In 1984, an earthquake hit Northern California on April 24. The Morgan Hill quake was situated on a less famous fault than the San Andreas, the Calaveras Fault, which runs along the San Jose area (south of San Francisco and a bit to the west).  It registered 6.2 on the Richter scale and  resulted in damages in several communities, San Jose among them.

At that time, my daughters and I lived further north in the East Bay area of San Francisco, near the American Canyon. We might have felt a jolt, but it wasn’t particularly memorable.

In the fall of 1984, we moved south to the foothills of Mt. Hamilton, near the epicenter of that very Morgan Hill quake. Later, in the spring of 1985, I distinctly remember an earthquake that rocked my house with enough force that I ran for the doorway of my sleeping daughters’ bedroom. That quake is not even mentioned on any significant earthquake list except the United States Geological Survey, which lists hundreds of quakes between 2.0 and 6.0 in both 1984 and 1985.

Thursday, August 28, 2014

Step Into Reading Literacy Program

Read Kate Tigue's column in the August 28, 2014 edition of the Norwood Transcript and Bulletin. Kate is a Children's Librarian at the Morrill Memorial Library.

The weather is getting cooler and less humid. The back-to-school sales are on. The summer reading program is winding down. It’s almost fall! Hurray! Autumn is New England’s season to shine with breathtaking foliage, crisp high weather, and amazing food. Librarians are usually happy to see September every year as summer is often the busiest season on the library calendar, especially in for the Children’s Department. Most libraries in Massachusetts provide an intensive summer reading program for school aged children during the summer months. This year, over 500 children participated in the Morrill Memorial Library’s Fizz Boom Read! Summer Reading Program by reading nearly 5,000 books! The library hosted a total of 36 programs that brought in a combined total of 800 people in a 10 week period. The Children’s Room staff has answered nearly 1,100 questions in July and August alone. That means we’ve had the best summer possible: every day was packed with helping patrons, running programs, marshalling volunteers, and generally keeping everyone busy.

Thursday, August 21, 2014

The Quest for Longitude

Charlotte Canelli is the library director of the Morrill Memorial Library in Norwood, Massachusetts.  Read Charlotte's column in the August 21, 2014 edition of the Norwood Transcript and Bulletin.

Most of my life, I was continually confused over the definitions of longitude and latitude. As an elementary school student, I thought of the earth as simply being measured by a ruler or yardstick, or straight up and down.  Therefore, longitude seemed logically (or illogically in this instance) as measuring the earth’s length, which is, of course, the north-south measurement or latitude, instead.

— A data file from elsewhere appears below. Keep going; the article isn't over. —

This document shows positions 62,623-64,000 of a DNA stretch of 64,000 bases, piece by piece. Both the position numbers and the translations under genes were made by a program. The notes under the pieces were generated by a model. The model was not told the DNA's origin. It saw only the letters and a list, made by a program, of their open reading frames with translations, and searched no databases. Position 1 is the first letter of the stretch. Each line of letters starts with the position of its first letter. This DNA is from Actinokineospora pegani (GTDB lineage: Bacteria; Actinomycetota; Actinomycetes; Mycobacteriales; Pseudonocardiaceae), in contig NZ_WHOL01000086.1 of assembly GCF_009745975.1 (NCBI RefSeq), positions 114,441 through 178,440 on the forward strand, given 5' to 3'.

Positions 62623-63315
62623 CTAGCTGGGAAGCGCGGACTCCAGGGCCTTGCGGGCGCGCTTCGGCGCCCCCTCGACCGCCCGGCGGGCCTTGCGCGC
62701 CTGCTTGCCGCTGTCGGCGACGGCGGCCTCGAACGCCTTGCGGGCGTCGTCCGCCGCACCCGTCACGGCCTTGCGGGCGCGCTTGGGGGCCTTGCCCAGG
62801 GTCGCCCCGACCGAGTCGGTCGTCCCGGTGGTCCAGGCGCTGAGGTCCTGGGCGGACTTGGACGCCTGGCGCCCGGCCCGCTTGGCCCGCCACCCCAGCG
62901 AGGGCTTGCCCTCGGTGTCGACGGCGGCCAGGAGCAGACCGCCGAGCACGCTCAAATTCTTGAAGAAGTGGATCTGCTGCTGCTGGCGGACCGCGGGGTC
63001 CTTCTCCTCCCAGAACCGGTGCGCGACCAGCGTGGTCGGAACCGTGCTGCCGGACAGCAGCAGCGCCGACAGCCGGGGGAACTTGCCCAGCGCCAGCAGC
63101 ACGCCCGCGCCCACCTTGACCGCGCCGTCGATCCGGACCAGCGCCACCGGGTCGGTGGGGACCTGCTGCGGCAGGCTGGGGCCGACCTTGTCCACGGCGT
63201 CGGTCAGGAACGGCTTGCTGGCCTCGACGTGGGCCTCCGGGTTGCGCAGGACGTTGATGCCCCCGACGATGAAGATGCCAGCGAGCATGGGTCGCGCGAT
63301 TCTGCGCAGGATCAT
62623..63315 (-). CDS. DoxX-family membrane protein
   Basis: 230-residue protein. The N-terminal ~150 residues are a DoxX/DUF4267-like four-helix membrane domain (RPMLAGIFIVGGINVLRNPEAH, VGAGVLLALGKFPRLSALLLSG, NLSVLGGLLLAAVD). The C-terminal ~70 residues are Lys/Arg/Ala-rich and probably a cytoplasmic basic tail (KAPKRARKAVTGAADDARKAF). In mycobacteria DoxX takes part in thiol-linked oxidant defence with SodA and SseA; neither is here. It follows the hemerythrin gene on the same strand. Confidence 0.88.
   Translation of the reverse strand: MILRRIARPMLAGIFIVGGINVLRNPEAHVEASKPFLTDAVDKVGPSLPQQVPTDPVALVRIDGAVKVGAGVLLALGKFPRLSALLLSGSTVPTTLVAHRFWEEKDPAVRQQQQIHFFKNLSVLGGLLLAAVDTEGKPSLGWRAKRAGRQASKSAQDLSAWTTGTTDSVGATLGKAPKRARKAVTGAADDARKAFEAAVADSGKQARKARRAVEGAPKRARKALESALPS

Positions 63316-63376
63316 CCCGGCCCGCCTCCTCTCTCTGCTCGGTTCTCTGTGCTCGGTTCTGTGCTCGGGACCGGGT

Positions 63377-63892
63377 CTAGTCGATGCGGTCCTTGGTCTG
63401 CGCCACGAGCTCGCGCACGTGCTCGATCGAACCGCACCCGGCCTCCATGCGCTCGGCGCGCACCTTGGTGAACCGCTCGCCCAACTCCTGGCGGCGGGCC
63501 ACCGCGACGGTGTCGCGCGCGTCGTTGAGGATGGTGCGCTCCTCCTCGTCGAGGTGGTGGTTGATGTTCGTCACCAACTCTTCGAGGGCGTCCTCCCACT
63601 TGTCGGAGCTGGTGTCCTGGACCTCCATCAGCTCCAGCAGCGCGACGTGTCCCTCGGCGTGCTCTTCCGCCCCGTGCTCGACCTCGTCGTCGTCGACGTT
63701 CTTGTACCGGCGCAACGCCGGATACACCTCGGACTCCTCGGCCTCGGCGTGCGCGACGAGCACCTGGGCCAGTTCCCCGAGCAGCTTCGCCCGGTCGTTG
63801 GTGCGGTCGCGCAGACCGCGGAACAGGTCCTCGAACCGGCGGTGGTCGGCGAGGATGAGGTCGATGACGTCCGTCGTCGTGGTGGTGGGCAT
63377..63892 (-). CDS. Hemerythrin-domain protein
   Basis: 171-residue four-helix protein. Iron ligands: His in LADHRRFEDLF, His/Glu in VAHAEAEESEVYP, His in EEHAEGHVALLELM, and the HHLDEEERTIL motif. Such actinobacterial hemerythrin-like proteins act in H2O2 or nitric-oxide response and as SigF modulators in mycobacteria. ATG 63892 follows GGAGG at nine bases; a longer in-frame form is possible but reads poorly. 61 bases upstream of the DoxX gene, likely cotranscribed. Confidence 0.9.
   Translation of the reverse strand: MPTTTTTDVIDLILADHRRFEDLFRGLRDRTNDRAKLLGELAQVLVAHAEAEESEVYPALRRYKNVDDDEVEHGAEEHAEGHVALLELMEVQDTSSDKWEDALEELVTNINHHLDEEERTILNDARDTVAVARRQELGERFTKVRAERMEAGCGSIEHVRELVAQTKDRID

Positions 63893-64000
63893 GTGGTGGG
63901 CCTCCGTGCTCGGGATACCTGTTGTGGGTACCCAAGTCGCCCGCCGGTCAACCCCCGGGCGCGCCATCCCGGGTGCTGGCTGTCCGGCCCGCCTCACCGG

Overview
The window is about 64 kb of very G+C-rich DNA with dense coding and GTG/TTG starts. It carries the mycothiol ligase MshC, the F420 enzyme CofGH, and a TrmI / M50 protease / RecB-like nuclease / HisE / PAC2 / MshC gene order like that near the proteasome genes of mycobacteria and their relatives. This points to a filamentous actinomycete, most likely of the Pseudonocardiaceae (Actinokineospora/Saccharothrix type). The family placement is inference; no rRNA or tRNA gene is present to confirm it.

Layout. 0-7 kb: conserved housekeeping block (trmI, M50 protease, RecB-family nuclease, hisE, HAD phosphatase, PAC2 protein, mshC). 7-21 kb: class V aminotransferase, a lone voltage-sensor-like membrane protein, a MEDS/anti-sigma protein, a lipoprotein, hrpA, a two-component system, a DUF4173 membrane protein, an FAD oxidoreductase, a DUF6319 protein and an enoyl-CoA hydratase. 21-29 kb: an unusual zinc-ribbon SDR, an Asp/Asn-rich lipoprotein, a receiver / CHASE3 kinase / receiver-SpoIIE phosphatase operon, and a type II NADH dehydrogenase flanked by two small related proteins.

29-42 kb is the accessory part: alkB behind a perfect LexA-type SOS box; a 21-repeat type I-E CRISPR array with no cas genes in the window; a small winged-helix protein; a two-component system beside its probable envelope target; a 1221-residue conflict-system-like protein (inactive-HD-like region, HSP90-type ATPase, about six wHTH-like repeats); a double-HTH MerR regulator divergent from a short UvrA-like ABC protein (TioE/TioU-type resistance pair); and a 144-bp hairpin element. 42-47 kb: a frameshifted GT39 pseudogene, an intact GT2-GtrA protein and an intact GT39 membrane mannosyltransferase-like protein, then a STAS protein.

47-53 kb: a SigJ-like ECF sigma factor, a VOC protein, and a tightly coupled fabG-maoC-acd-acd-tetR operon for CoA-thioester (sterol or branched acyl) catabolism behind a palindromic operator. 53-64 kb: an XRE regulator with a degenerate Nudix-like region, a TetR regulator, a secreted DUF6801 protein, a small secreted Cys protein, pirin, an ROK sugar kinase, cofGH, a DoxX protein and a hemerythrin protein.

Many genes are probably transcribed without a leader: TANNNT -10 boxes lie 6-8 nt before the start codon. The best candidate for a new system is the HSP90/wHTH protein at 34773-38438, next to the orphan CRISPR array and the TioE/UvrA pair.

Thursday, August 14, 2014

My Future Library Will Look Like . . .

Nancy Ling is an Outreach Librarian at the Morrill Memorial Library. Read the published version of Nancy Ling's column in the August 15, 2014 edition of the Norwood Transcript and Bulletin.


There are lots of books about the future. From classics like Aldous Huxley’s A Brave New World and Ray Bradbury’s Fahrenheit 451 to modern books like Suzanne Collins’ The Hunger Games and Lois Lowry’s The Giver, authors have spent years imagining the world that awaits us. Needless to say, most of these portrayals are downright dystopic.

 So it was with some trepidation that we announced the topic for this year’s essay contest—“My Future Library Will Look Like. . ..” Sponsored by the Andrew and Ernest J. Boch Memorial Fund, our essay contest had become quite the hit around town. Still we wondered if we were opening up a can of worms with this year’s prompt.

Wednesday, August 6, 2014

The Big Ditch - The Cape Cod Canal

Charlotte Canelli is the library director of the Morrill Memorial Library in Norwood, Massachusetts.  Read Charlotte's column in the August 7, 2014 edition of the Norwood Transcript and Bulletin.


The Panama Canal and the Cape Cod Canal both opened the same year – 1914.  The Cape Cod Canal, 7 miles long, opened to some traffic on July 29 just one day after the start of World War One (or the Great War) on July 28.  The Panama Canal, 48 miles long, opened two weeks later on August 15. These amazing feats of engineering may have started years before by entrepreneurial investors, but both were completed as American ventures.

The centennial of these two principal waterways were celebrated this summer.
  The Panama Canal has, of course, world significance as it provides a water route between the two oceans, or more accurately from the Caribbean Sea through the Isthmus of Panama to the Gulf of Panama at the Atlantic Ocean. Noted author David McCullough wrote “The Path Between the Seas” (2001), the story of the 400 years of blood, sweat and tears and the eventual successful building of the Panama Canal. The canal’s rich history includes its ownership by several countries and partnerships, its triumphant completion by the United States government, and its final control by the Panamanian government in 1999.

Thursday, July 31, 2014

To App or Not to App - What's Best for My Baby's Brain

Read Jean Todesca's column in the July 31, 2014 edition of the Norwood Transcript and Bulletin. Jean is the Head of Children's Services at the Morrill Memorial Library.